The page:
The Black Angels Record Review

Death Song (Partisan)

The Black Angels Record Review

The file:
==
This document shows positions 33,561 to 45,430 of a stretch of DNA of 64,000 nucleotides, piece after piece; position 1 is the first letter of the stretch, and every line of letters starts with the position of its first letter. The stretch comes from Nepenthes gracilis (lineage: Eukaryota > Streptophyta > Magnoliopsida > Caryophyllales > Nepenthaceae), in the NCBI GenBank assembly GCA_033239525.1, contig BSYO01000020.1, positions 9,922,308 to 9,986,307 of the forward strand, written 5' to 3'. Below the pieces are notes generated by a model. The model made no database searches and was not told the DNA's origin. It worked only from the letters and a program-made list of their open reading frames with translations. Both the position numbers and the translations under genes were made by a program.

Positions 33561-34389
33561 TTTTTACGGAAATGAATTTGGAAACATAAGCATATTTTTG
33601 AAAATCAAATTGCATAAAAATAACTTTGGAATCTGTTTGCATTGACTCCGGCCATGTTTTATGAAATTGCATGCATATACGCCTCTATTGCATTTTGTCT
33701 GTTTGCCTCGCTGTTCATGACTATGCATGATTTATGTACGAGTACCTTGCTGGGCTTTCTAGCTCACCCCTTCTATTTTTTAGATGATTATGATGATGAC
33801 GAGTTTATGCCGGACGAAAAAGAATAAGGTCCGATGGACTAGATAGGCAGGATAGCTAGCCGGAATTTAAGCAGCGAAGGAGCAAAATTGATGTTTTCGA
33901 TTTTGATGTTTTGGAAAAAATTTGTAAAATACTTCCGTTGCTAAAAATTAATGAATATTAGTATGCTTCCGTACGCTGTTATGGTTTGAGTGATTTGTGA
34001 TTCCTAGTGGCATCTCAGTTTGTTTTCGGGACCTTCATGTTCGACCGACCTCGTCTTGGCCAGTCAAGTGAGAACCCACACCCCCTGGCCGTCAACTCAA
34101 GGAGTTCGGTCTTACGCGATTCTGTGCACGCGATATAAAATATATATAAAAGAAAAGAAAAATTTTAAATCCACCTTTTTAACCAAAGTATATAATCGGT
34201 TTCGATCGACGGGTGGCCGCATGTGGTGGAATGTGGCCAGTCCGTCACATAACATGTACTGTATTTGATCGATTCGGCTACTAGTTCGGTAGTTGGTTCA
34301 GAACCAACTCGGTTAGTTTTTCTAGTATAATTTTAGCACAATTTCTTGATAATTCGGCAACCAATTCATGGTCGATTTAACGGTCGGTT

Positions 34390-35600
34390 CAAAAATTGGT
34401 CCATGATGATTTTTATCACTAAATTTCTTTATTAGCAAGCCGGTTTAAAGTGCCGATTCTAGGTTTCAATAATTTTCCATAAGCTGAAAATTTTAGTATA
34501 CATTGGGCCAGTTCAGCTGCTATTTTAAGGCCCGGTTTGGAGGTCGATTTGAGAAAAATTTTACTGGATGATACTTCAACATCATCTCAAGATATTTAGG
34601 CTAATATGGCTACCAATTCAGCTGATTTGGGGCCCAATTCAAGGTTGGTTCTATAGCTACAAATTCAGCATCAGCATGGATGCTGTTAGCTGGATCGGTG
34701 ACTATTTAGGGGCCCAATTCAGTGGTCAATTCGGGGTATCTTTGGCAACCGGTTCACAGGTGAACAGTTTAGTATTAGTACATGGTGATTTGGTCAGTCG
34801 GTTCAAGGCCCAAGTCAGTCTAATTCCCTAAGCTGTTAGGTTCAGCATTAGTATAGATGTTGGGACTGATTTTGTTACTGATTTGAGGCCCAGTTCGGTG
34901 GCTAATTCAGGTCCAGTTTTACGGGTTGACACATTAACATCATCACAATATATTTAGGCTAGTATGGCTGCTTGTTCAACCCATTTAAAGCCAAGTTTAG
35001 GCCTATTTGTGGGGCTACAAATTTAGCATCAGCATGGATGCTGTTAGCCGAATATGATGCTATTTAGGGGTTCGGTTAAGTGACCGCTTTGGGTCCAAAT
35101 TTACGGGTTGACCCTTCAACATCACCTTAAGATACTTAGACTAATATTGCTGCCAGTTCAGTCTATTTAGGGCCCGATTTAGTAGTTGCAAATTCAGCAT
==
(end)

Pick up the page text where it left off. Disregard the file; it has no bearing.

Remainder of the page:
From the minute needle hit groove on the Black Angels' eponymous 2005 EP, singer Alex Maas and crew laid the template for a then-nonexistent modern psych scene, their menacing drone perched 'twixt the 13th Floor Elevators' garage-punk and Spiritualized's lysergic gospel music. Once freshman and sophomore full-lengths Passover and Directions to See a Ghost were issued in 2006 and 2008, respectively, the band hardly strayed from its template, although 2013's Indigo Meadow found the Austinites leavening hallucinogenic danger with whimsical, childlike strains, as if initial Pink Floyd outburst "See Emily Play" had gone into repeat in their household. All of which makes Death Song's return to droning menace so potent. Opening earworm "Currency" shrieks atop bludgeoning tom-toms, the screech and chime of dual guitars, and a jaundiced lyrical metaphor for toxic love. From there, all else unfolds righteously familiar: reverb-drenched production, throbbing tremolo guitars punctuated with bursts of fuzz, Maas' high, keening quaver. "I'd Kill for Her" rides a crashing crescendo, opposite of most musical theory, that indicates the Black Angels are about to echo the Stooges, except it's a pulsing ode to ethereal love gone savage. "Half Believing" drones on what sounds like a queasy organ, steadily building a tension that never resolves. Dance floor raver "I Dreamt" suggests the Jesus & Mary Chain. Death Song's strength lies in the Black Angels sticking to theirs.


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